Just a sister 

“I’m just a sister” this what my daughter told Prince Harry earlier this week at the Wellchild awards when he asked her why she had won her award. 
I’m just a sister, 


NO my darling girl you are a sister but you are a whole lot more as well. You are kind, caring, compassionate, funny, and loud. You make me smile in the darkest days sometimes even without meaning to and you are one of the wisest people I know. 

Monday night was incredible it was so magical to see you treated as a princess from the red carpet to our royal dinner companion the night was exceptional.

Watching you Brodie receive the Wellchild award for most caring youngster was a moment I will cherish forever. I am so proud of you my daughter, your courage to stand up for what you believe in, to fight for others. Your endless capacity for love. 


Our night was just marvellous , Prince Harry was so lovely and genuine. Getting to meet him was wonderful, getting to sit along side him at our table was amazing . I know you were so nervous and I was so very grateful to Gaby Roslin for taking you and your sister around for photos with other celebrities. Many I didn’t recognise because in your words “I’m out of touch”. 


Wellchild certainly did their award winners and their families proud. The Dorchester was so beautiful, the celebrity guests, the food were all spectacular. We all had a memory making night. 


For me seeing you, Brodie on that stage was just amazing watching the video honouring you was priceless. Hearing you speak about missing Livvy tore at my heart. I know how thankful she was to have you as her sister, how much she loved you.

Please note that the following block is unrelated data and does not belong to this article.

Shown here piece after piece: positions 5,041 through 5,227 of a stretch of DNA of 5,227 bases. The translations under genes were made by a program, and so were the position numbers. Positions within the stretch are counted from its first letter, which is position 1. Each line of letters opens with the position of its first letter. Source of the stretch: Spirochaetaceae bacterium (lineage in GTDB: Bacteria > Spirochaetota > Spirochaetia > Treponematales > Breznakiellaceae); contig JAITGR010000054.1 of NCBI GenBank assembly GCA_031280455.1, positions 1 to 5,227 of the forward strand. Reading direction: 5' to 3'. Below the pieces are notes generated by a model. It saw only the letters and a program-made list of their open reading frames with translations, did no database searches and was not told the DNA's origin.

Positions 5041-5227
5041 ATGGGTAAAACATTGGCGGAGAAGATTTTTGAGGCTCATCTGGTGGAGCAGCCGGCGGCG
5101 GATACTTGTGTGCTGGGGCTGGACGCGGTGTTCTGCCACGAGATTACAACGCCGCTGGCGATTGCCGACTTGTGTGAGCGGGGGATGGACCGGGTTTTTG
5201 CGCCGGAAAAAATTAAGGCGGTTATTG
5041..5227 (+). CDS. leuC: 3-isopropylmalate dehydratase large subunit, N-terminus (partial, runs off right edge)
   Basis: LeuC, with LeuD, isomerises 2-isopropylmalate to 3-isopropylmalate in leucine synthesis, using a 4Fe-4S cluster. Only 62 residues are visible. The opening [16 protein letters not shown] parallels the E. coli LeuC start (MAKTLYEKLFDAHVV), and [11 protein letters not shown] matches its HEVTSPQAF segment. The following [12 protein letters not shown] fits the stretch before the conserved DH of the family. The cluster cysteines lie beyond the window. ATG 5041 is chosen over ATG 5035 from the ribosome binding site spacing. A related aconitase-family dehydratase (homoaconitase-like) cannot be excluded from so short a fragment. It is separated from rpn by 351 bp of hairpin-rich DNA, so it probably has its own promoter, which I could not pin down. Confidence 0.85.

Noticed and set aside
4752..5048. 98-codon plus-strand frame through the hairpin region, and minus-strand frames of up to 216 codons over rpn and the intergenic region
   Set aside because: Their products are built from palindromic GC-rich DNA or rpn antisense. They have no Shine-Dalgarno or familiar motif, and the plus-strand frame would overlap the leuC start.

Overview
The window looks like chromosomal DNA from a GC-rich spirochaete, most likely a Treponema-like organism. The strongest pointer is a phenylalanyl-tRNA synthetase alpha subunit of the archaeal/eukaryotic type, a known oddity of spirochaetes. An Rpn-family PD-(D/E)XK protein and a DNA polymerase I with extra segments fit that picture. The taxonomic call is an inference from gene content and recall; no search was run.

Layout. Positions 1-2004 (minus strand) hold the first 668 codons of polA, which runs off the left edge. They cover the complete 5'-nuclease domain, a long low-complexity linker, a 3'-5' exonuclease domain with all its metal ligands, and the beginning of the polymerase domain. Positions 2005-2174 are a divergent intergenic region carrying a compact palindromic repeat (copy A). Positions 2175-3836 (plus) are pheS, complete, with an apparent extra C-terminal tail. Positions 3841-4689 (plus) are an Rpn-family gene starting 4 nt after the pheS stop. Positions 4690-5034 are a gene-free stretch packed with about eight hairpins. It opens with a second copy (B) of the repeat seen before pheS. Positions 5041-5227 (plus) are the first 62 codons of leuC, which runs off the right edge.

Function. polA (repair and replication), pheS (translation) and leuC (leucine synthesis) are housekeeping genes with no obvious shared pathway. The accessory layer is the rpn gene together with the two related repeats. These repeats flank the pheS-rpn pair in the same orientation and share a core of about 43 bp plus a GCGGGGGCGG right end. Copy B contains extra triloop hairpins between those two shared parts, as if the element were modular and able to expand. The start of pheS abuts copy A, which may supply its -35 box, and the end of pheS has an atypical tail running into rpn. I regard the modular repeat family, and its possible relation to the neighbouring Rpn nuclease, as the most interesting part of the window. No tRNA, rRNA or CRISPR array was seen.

I was so proud to see you receive your award and so blessed that you got to have a night honouring all that you do. I am so thankful for you dear girl, for your Brodie nights, for your cups of teas and your cuddles. Yet I am most grateful for your heart, so open, kind and loving. Never change sweet girl you make my world a brighter place.


Thank you Wellchild for seeing what I see in my daughter. Thank you for a memory making evening but most of all thank you for working so hard for families with severely disabled children like mine and for making us feel less alone. 

How can I stop their pain ?

Yesterday I had a bad day.

That’s sounds a little of a understatement as I was rushed into hospital by ambulance struggling to breathe.

After some oxygen and painkillers and a few tests later I was diagnosed with pleurisy and told to have complete rest and plenty of fluids.

Anyway the reason I’m sharing this isn’t for sympathy, though willing to accept that as well but because of what happened with my youngest daughter.

Brodie had been out swimming with her friends when I started to struggle and returned home only to find her mom being taken into an ambulance.

Don’t get me wrong this must be frightening to any child but take in mind the last time Brodie saw Livvy she was being taken away in a one too.

The poor child broke there and then. She fell to the floor in hysterics my heart was breaking for her and after refusing to leave and my explanation the lovely ambulance ladies allowed her onboard to see that I was ok which reassured her a little. Oxygen masks aren’t that reassuring it seems.

It pains me so much that my children have memories like this and even though we focus so much on the blessing Livvy was to our lives. There in the back of their minds they have these traumatic memories.